Dementia Resulting From Traumatic Brain Injury: What Is the Pathology?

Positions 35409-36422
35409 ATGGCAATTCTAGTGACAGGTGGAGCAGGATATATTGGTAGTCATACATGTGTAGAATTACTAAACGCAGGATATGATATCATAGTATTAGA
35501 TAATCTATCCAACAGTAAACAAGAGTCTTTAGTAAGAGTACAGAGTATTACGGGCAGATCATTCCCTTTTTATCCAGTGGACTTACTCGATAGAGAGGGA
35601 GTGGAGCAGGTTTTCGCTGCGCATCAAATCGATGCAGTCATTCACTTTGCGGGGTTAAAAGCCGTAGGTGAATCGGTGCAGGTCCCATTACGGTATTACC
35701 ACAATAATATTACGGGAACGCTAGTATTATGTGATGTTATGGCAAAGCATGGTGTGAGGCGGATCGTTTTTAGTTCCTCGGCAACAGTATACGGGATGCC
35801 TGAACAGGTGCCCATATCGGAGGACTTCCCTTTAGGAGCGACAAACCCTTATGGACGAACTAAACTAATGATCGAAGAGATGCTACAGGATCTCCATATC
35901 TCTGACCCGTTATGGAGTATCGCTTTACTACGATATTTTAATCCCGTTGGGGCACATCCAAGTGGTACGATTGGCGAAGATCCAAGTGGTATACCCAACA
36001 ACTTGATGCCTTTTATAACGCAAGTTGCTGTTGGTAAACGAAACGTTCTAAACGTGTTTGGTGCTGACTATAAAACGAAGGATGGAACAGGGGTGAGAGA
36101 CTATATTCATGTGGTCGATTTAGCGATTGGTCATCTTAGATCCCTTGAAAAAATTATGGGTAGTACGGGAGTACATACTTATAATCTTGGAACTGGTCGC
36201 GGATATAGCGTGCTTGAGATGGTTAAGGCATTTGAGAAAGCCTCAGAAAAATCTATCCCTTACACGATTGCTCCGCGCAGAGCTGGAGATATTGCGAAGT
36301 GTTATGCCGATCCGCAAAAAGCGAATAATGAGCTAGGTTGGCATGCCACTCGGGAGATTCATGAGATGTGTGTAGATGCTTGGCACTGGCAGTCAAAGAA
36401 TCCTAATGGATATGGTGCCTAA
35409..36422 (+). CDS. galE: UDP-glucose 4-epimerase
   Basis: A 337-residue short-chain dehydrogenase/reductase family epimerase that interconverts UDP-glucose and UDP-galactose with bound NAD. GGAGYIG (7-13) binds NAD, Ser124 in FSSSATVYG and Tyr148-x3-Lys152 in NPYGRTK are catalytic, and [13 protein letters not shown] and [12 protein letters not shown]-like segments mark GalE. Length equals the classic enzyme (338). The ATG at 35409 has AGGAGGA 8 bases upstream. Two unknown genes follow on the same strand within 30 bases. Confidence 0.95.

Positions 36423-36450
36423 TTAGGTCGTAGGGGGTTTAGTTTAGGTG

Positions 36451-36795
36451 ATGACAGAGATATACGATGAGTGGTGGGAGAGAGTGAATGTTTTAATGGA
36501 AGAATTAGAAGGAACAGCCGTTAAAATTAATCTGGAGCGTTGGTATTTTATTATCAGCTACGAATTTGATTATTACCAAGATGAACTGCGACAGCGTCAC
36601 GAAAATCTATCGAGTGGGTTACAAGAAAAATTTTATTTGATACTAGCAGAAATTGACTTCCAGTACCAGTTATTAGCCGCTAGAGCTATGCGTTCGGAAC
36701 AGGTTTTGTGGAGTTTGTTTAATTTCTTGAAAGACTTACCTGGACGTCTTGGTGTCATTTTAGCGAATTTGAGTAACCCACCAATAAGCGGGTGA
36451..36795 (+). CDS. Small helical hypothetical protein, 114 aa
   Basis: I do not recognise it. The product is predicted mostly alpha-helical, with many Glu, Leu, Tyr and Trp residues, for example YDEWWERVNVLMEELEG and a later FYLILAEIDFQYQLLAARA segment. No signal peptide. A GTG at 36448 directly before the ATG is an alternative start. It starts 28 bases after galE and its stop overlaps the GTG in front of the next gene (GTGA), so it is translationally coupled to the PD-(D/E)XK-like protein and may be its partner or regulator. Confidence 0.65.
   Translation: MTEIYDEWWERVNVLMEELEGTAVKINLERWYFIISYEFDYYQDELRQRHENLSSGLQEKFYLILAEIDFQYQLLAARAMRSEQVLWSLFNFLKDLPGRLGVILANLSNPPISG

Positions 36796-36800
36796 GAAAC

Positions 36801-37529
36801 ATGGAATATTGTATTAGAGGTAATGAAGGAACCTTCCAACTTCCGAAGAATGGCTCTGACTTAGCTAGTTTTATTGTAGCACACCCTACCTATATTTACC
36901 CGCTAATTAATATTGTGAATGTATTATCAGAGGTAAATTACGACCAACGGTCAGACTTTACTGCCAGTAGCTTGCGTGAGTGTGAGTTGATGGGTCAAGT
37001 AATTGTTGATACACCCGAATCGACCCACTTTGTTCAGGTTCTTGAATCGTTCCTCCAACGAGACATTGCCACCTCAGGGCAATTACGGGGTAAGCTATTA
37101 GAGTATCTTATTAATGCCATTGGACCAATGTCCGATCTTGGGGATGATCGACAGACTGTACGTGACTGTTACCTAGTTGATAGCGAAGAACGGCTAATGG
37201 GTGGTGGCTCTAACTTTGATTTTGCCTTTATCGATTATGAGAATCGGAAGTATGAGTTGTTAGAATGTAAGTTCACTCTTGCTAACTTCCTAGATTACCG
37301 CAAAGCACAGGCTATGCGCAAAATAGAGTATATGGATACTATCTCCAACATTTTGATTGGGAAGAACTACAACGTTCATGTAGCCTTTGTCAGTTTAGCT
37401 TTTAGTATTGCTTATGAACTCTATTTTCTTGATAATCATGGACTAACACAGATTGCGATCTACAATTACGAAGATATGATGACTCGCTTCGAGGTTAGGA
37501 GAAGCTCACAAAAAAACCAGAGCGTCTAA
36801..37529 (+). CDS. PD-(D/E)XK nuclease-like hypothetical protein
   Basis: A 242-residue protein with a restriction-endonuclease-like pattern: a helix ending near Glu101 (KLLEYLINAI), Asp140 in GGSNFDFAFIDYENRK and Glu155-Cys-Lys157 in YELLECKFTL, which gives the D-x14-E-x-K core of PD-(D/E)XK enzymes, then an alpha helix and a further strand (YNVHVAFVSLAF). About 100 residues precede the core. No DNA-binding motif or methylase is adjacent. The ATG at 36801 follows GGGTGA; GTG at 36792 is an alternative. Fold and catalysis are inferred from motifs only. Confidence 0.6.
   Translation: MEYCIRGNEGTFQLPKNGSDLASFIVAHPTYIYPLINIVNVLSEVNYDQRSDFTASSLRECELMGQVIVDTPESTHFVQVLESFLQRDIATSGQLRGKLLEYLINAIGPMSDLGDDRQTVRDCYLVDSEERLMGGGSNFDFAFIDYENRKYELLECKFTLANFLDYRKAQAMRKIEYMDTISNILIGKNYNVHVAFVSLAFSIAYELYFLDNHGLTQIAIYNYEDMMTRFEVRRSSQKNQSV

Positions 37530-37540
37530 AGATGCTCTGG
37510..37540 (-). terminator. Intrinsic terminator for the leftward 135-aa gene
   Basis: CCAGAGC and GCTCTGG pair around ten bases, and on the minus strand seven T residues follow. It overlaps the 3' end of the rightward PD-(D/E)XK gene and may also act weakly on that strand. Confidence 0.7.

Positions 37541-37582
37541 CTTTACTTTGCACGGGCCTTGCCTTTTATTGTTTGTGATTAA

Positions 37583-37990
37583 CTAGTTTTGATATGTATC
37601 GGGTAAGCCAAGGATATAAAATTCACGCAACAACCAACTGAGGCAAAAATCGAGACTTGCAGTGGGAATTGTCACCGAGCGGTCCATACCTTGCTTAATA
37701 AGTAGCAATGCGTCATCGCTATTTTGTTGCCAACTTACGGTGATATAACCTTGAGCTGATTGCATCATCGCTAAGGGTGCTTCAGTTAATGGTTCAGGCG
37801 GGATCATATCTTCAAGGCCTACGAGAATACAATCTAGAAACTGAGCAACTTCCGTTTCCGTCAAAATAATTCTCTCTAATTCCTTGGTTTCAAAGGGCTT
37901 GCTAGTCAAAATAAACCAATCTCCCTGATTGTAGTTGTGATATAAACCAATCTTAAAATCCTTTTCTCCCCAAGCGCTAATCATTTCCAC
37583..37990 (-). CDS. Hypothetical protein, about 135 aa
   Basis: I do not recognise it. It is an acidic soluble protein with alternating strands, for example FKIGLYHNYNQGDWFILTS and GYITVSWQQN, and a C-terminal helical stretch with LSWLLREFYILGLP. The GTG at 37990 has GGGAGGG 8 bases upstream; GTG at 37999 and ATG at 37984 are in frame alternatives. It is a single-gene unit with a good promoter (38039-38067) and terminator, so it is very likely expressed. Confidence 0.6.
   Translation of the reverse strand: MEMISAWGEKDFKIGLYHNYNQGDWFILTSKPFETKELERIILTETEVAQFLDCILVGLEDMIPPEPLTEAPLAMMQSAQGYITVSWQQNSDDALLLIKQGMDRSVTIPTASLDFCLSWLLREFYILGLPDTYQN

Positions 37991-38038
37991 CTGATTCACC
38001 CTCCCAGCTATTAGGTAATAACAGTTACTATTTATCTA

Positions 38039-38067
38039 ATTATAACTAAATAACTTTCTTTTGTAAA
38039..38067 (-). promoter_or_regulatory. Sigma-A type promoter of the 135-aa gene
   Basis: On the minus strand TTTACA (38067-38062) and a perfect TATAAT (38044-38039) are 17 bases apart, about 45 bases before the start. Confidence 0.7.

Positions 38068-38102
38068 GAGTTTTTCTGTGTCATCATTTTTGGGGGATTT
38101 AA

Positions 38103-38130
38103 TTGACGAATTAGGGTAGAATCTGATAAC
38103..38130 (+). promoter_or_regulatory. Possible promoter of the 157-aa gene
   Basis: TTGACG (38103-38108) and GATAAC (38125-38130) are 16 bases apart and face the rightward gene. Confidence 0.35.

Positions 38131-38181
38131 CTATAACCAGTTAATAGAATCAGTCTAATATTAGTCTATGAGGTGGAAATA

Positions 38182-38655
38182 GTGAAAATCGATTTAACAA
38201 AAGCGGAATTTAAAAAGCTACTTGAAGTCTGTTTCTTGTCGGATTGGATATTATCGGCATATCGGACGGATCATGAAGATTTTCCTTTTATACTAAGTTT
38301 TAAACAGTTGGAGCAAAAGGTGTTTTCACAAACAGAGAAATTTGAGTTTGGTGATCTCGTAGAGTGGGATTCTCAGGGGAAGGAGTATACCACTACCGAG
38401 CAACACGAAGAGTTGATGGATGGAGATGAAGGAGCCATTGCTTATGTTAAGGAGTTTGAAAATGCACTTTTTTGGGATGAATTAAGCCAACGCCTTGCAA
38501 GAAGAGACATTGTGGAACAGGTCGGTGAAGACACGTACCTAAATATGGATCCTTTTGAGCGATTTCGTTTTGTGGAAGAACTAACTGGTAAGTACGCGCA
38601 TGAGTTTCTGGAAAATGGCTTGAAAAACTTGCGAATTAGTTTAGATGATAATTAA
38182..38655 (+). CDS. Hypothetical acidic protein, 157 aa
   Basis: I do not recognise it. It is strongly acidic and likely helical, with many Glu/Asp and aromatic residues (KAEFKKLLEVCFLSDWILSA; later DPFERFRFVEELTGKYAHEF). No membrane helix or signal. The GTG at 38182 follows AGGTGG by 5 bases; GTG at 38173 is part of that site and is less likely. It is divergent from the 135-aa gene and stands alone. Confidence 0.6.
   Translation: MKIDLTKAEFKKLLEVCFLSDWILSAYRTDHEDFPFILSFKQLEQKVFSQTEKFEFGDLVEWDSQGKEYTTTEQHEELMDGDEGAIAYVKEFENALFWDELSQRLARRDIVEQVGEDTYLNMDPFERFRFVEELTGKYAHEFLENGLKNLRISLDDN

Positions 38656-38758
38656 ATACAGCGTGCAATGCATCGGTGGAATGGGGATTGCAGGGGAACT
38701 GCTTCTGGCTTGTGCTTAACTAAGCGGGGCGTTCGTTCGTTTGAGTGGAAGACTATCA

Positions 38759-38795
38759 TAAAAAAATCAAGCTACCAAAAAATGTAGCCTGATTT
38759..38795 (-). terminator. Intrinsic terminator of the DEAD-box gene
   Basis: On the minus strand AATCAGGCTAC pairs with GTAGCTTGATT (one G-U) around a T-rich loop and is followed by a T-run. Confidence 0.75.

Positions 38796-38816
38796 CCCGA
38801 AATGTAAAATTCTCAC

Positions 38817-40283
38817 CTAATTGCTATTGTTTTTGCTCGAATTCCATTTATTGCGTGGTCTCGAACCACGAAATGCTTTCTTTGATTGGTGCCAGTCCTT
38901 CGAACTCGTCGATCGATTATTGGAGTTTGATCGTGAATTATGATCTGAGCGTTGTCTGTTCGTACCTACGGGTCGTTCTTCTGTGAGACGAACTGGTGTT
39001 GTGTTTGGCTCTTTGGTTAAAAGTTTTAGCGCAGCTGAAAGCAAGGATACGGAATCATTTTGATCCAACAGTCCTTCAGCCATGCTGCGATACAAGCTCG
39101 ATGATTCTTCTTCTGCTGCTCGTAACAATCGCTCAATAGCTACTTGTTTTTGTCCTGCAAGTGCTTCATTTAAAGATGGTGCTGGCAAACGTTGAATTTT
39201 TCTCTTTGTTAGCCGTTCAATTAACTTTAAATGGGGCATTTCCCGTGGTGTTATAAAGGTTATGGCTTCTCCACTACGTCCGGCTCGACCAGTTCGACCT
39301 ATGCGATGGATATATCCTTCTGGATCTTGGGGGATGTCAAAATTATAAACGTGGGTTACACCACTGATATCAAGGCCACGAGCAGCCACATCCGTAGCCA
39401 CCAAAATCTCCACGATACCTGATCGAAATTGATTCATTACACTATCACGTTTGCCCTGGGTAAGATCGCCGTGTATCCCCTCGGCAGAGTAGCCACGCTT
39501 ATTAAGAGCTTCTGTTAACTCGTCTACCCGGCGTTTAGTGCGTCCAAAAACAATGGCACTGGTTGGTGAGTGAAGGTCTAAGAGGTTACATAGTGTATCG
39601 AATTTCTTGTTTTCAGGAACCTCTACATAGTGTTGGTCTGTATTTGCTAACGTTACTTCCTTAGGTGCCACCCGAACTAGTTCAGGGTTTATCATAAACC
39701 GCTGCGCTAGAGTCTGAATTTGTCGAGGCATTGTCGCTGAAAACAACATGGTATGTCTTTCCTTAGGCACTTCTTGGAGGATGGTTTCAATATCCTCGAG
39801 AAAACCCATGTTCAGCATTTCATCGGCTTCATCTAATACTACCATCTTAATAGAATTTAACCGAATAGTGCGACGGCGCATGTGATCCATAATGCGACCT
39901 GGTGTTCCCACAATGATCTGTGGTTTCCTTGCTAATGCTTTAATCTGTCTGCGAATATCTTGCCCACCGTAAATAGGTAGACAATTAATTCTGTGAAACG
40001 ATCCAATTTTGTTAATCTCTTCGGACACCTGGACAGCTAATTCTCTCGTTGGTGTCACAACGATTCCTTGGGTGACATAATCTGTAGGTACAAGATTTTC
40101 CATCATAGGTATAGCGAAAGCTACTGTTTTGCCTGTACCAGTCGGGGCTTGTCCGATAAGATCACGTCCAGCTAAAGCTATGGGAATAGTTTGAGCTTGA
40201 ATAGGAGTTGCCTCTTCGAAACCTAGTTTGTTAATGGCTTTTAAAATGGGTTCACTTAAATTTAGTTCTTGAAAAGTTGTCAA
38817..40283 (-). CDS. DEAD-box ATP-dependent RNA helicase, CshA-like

ABSTRACT Traumatic brain injury (TBI) is among the earliest illnesses described in human history and remains a major source of morbidity and mortality in the modern era. It is estimated that 2% of the US population lives with long-term disabilities due to a prior TBI, and incidence and prevalence rates are even higher in developing countries. One of the most feared long-term consequences of TBIs is dementia, as multiple epidemiologic studies show that experiencing a TBI in early or midlife is associated with an increased risk of dementia in late life. The best data indicate that moderate and severe TBIs increase risk of dementia between 2- and 4-fold. It is less clear whether mild TBIs such as brief concussions result in increased dementia risk, in part because mild head injuries are often not well documented and retrospective studies have recall bias. However, it has been observed for many years that multiple mild TBIs as experienced by professional boxers are associated with a high risk of chronic traumatic encephalopathy (CTE), a type of dementia with distinctive clinical and pathologic features. The recent recognition that CTE is common in retired professional football and hockey players has rekindled interest in this condition, as has the recognition that military personnel also experience high rates of mild TBIs and may have a similar syndrome. It is presently unknown whether dementia in TBI survivors is pathophysiologically similar to Alzheimer disease, CTE, or some other entity. Such information is critical for developing preventive and treatment strategies for a common cause of acquired dementia. Herein, we will review the epidemiologic data linking TBI and dementia, existing clinical and pathologic data, and will identify areas where future research is needed.